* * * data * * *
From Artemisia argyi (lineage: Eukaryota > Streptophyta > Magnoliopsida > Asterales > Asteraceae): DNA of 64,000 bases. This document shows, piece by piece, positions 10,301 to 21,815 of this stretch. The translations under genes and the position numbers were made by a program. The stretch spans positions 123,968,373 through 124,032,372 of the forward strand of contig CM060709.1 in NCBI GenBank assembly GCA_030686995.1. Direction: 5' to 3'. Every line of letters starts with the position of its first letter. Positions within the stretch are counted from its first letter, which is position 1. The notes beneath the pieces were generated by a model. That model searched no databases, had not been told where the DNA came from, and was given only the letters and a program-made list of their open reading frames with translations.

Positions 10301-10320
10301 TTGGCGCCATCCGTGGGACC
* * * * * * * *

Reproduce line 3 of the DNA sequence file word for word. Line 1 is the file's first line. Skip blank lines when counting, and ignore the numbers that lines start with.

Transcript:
10301 TTGGCGCCATCCGTGGGACC